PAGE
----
With Labor day weekend in the rearview and back-to-school in full swing, most parents are fresh out of boxes to check on their "Fun Concierge" hit list. It's also the point of diminishing returns on investing in summer-only toys. So with that in mind, we've rounded up some of our favorite toys that are not only built to last but will easily make the transition from outdoor to indoor play. Even better, they're Montessori-friendly and largely open-ended so your kids can get a ton of use out of them.

From sunny backyard afternoons to rainy mornings stuck inside, these toys are sure to keep little ones engaged and entertained.

Meadow ring toss game

Plan Toys meadow ring toss game

Besides offering a fantastic opportunity to hone focus, coordination, determination and taking turns, lawn games are just plain fun. Set them up close together for the littles and spread them out when Mom and Dad get in on the action. With their low profile and rope rings, they're great for indoors as well.


Balance board

Plan Toys balance board

Balance boards are a fabulous way to get the wiggles out. This one comes with a rope attachment, making it suitable for even the youngest wigglers. From practicing their balance and building core strength to working on skills that translate to skateboarding and snowboarding, it's a year-round physical activity that's easy to bring inside and use between Zoom classes, too!


Detective set

Plan Toys detective setDetective Set

This set has everything your little detective needs to solve whatever mystery they might encounter: an eye glasses, walkie-talkie, camera, a red lens, a periscope and a bag. Neighborhood watch? Watch out.


Wooden doll stroller

Janod wooden doll strollerWooden Doll Stroller

Take their charges on a stroll around the block with this classic doll stroller. With the same versatility they're used to in their own ride, this heirloom quality carriage allows their doll or stuffy to face them or face the world.


Sand play set

Plan Toys sand set

Whether you're hitting the beach or the backyard sandbox, this adorable wooden sand set is ready for action. Each scoop has an embossed pattern that's perfect for sand stamping. They're also totally suitable for water play in the wild or the bathtub.


Water play set

Plan Toys water play set

Filled with sand or water, this tabletop sized activity set keeps little ones busy, quiet and happy. (A mama's ideal trifecta 😉). It's big enough to satisfy their play needs but not so big it's going to flood your floors if you bring the fun inside on a rainy day.


Mini golf set

Plan Toys mini golf set

Fore! This mini golf set is lawn and living room ready. Set up a backyard competition or incorporate into homeschooling brain breaks that shift focus and build concentration.


Vintage scooter balance bike

Janod retro scooter balance bike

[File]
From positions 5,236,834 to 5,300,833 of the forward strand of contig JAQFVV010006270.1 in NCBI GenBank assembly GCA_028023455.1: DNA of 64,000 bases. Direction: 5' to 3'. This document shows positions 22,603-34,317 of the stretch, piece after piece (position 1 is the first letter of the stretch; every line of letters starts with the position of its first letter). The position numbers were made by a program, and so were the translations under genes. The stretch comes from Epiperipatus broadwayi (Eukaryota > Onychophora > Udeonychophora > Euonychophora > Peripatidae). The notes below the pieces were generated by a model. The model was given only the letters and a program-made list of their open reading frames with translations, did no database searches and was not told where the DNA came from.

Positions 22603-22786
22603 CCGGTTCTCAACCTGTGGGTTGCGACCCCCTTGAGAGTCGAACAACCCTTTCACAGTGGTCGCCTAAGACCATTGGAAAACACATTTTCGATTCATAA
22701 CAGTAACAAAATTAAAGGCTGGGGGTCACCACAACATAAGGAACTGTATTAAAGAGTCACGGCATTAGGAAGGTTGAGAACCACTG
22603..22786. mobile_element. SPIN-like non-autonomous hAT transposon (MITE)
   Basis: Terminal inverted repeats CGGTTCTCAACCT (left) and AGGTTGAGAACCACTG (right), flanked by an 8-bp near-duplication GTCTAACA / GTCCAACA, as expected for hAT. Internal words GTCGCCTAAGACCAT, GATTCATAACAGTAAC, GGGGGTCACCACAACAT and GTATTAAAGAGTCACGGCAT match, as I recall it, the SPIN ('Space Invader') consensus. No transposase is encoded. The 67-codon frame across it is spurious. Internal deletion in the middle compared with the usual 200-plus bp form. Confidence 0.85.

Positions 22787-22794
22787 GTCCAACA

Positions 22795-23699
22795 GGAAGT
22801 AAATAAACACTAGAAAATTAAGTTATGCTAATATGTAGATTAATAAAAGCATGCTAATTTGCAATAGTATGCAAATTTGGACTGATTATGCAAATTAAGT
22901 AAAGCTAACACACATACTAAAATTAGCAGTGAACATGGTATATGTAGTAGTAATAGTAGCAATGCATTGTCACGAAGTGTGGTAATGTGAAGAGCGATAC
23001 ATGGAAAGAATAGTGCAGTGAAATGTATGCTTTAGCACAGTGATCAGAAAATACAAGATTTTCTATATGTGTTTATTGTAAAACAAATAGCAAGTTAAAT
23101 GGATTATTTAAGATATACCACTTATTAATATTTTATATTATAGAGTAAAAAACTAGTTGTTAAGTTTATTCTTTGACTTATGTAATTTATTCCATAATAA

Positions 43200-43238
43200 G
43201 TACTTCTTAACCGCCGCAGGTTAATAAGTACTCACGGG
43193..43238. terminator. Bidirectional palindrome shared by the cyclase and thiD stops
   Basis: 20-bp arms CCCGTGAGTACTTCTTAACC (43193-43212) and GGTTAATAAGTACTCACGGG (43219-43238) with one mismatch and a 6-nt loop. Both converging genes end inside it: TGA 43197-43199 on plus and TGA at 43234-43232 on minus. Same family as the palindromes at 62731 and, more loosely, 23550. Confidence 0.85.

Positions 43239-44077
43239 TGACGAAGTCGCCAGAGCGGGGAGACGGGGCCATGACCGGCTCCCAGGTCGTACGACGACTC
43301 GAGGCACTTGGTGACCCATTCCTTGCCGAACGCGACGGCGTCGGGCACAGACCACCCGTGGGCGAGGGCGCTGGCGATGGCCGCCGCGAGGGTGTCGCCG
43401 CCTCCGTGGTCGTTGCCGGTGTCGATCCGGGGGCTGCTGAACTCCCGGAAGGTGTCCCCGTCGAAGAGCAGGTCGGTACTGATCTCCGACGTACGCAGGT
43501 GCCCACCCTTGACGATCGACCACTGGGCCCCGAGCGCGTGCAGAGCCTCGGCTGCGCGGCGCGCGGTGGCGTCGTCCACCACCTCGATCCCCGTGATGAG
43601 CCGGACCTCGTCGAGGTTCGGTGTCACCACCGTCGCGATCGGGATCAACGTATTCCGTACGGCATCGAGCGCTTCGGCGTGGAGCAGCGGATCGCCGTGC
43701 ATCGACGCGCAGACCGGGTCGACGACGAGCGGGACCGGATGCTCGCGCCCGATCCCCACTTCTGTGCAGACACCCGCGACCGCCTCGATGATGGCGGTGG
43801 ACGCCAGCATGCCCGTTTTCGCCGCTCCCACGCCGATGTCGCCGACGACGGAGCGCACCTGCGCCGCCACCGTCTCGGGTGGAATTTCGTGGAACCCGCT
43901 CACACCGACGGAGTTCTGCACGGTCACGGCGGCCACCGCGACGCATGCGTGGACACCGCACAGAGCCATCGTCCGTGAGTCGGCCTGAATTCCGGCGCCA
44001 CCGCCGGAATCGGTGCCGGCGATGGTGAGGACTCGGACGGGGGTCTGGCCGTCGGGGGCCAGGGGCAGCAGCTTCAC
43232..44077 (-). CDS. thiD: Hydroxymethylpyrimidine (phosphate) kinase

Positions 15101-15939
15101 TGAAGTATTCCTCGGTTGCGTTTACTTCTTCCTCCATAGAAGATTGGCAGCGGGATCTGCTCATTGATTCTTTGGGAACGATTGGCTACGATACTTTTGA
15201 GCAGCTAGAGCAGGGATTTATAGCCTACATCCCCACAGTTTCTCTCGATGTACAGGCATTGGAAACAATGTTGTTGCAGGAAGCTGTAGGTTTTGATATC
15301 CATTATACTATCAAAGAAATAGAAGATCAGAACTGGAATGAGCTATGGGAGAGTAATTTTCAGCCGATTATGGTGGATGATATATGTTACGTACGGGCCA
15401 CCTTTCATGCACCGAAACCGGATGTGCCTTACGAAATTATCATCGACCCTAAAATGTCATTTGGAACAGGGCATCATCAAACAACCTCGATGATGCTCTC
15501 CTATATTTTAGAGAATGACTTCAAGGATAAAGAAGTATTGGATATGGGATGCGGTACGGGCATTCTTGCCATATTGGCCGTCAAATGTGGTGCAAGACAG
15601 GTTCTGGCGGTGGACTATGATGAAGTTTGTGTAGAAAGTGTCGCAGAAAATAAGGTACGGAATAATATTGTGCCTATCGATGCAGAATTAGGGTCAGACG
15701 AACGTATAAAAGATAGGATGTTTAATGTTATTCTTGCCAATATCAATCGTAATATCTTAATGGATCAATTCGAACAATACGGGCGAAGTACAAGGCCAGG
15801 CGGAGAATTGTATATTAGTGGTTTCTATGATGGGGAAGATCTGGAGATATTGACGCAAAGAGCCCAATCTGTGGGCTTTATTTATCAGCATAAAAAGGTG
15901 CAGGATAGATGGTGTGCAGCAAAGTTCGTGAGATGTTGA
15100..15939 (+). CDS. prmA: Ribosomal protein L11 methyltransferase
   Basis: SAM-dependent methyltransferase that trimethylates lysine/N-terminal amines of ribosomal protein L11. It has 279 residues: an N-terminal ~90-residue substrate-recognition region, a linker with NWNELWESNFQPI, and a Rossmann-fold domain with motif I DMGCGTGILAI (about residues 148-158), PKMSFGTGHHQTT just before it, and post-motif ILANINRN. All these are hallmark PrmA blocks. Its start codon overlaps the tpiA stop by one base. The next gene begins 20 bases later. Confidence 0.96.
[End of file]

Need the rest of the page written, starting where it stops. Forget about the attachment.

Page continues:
Pedals are so 2010. Balance bikes are the way to go for learning to ride a bike while skipping the training wheels stage altogether. This impossibly cool retro scooter-style is built to cruise the neighborhood or open indoor space as they're learning.


Wooden rocking pegasus

plan toys wooden rocking pegasus

Your little will be ready to take flight on this fun pegasus. It gently rocks back and forth, but doesn't skimp on safety—its winged saddle, footrests and backrest ensure kids won't fall off whether they're rocking inside or outside.


Croquet set

Plan Toys croquet set

The cutest croquet set we've ever seen! With adorable animal face wooden balls and a canvas bag for easy clean up, it's also crafted to stick around awhile. Round after round, it's great for teaching kiddos math and problem-solving skills as well.


Wooden digital camera

fathers factory wooden digital camera

Kids get the chance to assemble the camera on their own then can adventure anywhere to capture the best moments. With two detachable magnetic lenses, four built-in filters and video recorder, your little photographer can tap into their creativity from summertime to the holidays.


Wooden bulldozer toy

plan toys wooden bulldozer toy

Whether they're digging up sand in the backyad or picking up toys inside, kids can get as creative as they want picking up and moving things around. Even better? Its wooden structure means it's not an eye sore to look at wherever your digger drops it.


Pull-along hippo

janod toys pull along hippo toy

There's just something so fun about a classic pull-along toy and we love that they seamlessly transition between indoor and outdoor play. Crafted from solid cherry and beechwood, it's tough enough to endure outdoor spaces your toddler takes it on.


Baby forest fox ride-on

janod toys baby fox ride on

Toddlers will love zooming around on this fox ride-on, and it's a great transition toy into traditional balance bikes. If you take it for a driveway adventure, simply use a damp cloth to wipe down the wheels before bringing back inside.